Since Forza Motorsport originally launched in May of 2005, the game has, for the most part, followed the same theme. Using real world driving dynamics, the Forza series has allowed players to experience the world's best cars on the race track, both real and fictitious. Of course, the game has developed quite a bit over the past seven years, with Forza 2, 3 and 4 bringing improved graphics and realism, as well as new cars, new tracks and new features.

Now the Forza franchise is going in a significantly new direction. Forza Horizon, announced officially today at E3 in Los Angeles, represents a significant departure from Turn 10 Studio's previous offerings. Developed in conjunction with Britain's Playground Games, which is responsible for producing games like GRID and DiRT, Horizon leaves the confines of the racetrack and heads out onto the open road.

Ahead of the game's reveal we sat down with Dan Greenawalt, Creative Director for Turn 10 Studios and Ralph Fulton, Design Director at Playground Games, who gave us a better idea of what Horizon is all about, as well as a brief demo of the game. Scroll down to read what we learned about this latest Forza title.




What exactly is Forza Horizon?

Horizon won't lose any of the real world driving dynamics that players enjoy in Forza Motorsport.

"Our hope really is to be painting more of the car culture map," Greenawalt tells us, after we ask him what he hopes to achieve with Forza Horizon. "It's able to cover multiple genres while still having a lot more soul than you might see in the overall motorsport coverage. You get a lot more of a social or a cultural vibe.

While Turn 10 Studios describes their motorsport title as a driving simulator, they refer to Horizon as an action racing game. It may just be because we're more familiar with the automotive industry than the gaming industry, but that doesn't really give us too much information about what Horizon is really about. Fulton, however, did his best to describe exactly what that means.

"The problem with arcadey games is that the cars all start to feel the same. That doesn't work for Forza."

"Action racing is all about pick-up-and-play fun. This game has been designed so that if you love driving cars fast, if you love smashing through stuff, weaving in and out of traffic, you're going to be able to jump right in and have fun straight away."

Fulton, though, is adamant that Horizon won't lose any of the real world driving dynamics that players enjoy in Forza Motorsport.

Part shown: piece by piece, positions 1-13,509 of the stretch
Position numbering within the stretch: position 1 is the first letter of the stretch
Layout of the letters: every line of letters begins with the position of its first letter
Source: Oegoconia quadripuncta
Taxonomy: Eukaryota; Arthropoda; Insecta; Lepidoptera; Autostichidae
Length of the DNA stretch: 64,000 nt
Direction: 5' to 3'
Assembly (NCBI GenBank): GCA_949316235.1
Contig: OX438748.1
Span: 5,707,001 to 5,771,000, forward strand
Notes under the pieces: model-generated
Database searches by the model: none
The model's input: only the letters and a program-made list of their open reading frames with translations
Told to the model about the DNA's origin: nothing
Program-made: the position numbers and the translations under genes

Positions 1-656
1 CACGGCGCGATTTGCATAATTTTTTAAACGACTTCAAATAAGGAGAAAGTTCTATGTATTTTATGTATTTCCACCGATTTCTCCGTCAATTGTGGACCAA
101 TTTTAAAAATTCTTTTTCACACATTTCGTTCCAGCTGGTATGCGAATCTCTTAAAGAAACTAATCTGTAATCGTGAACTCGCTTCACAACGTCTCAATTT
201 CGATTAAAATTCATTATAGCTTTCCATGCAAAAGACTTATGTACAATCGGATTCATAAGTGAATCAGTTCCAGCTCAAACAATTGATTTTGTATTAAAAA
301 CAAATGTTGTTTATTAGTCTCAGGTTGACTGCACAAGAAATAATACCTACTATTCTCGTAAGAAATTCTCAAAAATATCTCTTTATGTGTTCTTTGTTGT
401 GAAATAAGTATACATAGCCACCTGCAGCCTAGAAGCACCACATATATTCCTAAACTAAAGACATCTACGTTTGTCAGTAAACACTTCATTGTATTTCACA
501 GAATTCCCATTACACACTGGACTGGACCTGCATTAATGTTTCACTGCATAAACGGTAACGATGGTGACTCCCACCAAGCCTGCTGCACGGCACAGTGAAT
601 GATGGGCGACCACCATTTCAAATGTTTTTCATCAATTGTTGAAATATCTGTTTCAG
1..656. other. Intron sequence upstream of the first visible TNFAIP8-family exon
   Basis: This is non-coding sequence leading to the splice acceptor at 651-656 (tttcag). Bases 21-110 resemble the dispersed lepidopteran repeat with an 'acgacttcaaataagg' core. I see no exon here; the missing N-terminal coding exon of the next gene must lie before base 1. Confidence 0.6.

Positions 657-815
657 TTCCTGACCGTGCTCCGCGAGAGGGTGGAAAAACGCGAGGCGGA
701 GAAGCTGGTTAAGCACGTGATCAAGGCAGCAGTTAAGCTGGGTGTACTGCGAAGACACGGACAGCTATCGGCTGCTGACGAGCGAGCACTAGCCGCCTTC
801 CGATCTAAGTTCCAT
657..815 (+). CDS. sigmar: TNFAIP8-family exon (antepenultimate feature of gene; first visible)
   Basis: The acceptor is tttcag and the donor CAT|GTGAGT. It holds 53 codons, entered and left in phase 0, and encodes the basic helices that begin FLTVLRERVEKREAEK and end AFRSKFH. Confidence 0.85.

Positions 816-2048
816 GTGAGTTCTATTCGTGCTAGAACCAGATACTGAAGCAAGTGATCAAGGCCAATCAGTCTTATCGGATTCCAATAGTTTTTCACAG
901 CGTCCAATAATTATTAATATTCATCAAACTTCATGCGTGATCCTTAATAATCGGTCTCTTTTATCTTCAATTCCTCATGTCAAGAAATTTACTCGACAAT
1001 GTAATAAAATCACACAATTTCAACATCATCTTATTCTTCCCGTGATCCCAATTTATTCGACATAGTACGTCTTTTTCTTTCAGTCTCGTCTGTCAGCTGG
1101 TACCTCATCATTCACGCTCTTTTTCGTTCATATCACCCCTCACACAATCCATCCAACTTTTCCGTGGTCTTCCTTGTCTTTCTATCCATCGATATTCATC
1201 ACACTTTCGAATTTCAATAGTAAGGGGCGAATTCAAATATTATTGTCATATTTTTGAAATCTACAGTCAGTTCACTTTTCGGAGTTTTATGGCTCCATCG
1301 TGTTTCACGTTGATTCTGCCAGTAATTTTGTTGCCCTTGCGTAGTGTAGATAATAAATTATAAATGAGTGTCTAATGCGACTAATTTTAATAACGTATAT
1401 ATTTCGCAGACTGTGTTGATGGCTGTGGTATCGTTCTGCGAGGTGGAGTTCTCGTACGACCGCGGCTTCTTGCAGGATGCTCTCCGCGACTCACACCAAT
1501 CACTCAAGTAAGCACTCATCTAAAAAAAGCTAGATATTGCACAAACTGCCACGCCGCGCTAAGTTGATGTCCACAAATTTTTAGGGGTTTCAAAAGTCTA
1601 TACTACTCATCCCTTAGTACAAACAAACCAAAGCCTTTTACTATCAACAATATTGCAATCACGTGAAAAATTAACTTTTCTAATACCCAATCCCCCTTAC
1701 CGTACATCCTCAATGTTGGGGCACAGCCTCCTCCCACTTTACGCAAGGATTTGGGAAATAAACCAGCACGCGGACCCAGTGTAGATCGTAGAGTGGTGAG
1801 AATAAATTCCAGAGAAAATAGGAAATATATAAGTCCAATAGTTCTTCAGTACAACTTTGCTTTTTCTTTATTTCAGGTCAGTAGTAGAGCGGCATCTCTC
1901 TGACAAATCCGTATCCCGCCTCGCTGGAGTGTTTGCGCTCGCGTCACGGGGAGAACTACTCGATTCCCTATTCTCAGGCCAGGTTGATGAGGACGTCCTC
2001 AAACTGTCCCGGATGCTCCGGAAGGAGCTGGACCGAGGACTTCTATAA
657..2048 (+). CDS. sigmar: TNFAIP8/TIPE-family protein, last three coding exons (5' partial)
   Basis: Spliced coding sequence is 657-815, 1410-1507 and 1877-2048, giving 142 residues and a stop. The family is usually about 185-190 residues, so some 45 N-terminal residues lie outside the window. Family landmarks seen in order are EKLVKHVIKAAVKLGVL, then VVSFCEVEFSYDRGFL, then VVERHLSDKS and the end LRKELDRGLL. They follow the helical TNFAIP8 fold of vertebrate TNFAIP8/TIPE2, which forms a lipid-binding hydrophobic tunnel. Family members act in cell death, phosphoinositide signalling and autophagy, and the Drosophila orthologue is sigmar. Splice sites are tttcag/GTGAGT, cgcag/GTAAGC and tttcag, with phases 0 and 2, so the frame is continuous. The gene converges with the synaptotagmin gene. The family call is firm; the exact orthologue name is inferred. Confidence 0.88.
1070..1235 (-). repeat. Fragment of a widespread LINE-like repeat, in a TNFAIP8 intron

"What Horizon brings to the genre is authenticity," he continued. "That's what Forza stands for. In the past there's been a problem with open road driving games in that they can feel a little arcadey. The problem with arcadey games is that the cars all start to feel the same. That doesn't work for Forza. In Forza the car is the star."



The Horizon Festival

Providing the backbone for Forza Horizon is the Horizon Festival. Think of it as a virtual place of gathering for car enthusiasts. "We imagined a festival of speed, of music and of style," Fulton told us. "We imagined a mecca for car lovers. A place that combines a race meet with an auto show with the vibe of a summer music festival. It's a place where you can take your car and take your friends. It's a place where you can go to race or to party, a place where speed and youth culture and music all collide. That's the Horizon Festival."

The Horizon Festival won't just be about hanging out, though. Players can race in festival competitions to further their careers, with events becoming more and more difficult. There's more racing to be done outside the festival, though. Just like in Forza Motorsports, any races can be done in individual mode or in online multiplayer mode.

Forza Horizon

From the track to the open road

The developers turned to the mountain roads of Colorado for inspiration.

For the most part the setting of Forza Motorsport is on the racetrack, whether real world circuits like the Nürburgring or Le Mans or fictitious courses like Maple Valley Raceway. In Forza Horizon, however, Turn 10 Studios has turned its attention to the open road.

"We knew we were going to make an open road game because if the Horizon Festival truly was this mecca for car lovers, then surely it would be surrounded by the world's best driving roads," says Fulton.

Horizon will allow players to drive off-road on more than 65 different surface types.

For inspiration the developers turned to the mountain roads of Colorado where they spent four months taking photos and videos to create the virtual world of Horizon. The roads in the game aren't necessarily exact replicas of the real ones in the Rocky Mountains, and Fulton says some manipulation was necessary to create the best game play. "It's based on Colorado and it's referenced exhaustively, but from there we polish it to make sure that it's a fun driving experience wherever you go."